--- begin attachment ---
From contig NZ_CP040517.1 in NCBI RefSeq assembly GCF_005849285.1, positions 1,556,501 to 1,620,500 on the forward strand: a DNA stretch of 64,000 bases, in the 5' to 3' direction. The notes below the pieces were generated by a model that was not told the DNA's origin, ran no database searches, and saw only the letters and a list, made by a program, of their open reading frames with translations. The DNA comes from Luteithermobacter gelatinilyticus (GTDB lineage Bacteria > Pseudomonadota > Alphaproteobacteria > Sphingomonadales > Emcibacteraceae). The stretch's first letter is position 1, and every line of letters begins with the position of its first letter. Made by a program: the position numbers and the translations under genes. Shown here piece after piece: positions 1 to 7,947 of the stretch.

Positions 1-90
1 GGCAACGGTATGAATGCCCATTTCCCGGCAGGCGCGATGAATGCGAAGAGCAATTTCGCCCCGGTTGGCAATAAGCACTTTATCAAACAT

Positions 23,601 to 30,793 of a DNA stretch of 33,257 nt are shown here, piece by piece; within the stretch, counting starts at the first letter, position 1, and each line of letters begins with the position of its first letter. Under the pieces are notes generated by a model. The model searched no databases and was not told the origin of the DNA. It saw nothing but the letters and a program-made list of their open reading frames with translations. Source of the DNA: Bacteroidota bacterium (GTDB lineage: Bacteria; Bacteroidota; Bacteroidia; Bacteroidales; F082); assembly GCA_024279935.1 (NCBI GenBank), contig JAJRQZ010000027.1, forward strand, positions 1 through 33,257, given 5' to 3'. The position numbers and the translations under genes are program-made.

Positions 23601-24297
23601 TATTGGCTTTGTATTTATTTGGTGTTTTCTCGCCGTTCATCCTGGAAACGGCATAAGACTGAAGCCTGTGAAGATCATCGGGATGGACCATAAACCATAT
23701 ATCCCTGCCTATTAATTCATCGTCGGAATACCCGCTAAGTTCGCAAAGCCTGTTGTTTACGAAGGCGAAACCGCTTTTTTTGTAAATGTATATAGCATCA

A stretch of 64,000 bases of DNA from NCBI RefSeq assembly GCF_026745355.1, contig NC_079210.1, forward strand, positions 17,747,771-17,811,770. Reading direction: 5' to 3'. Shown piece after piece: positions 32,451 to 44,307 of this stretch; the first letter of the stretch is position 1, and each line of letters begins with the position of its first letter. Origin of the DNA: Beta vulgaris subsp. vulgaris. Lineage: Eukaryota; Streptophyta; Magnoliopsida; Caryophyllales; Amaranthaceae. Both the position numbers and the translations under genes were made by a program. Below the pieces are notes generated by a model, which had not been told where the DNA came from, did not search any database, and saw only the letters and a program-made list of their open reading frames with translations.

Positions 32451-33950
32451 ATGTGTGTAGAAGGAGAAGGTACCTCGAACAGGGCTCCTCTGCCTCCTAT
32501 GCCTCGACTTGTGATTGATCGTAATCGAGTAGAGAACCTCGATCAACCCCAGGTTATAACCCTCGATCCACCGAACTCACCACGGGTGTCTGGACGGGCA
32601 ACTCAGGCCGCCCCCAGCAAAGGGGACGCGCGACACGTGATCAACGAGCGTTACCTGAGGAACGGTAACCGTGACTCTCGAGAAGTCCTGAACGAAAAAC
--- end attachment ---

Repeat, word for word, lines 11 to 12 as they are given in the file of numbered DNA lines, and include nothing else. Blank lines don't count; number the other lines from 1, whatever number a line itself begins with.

32501 GCCTCGACTTGTGATTGATCGTAATCGAGTAGAGAACCTCGATCAACCCCAGGTTATAACCCTCGATCCACCGAACTCACCACGGGTGTCTGGACGGGCA
32601 ACTCAGGCCGCCCCCAGCAAAGGGGACGCGCGACACGTGATCAACGAGCGTTACCTGAGGAACGGTAACCGTGACTCTCGAGAAGTCCTGAACGAAAAAC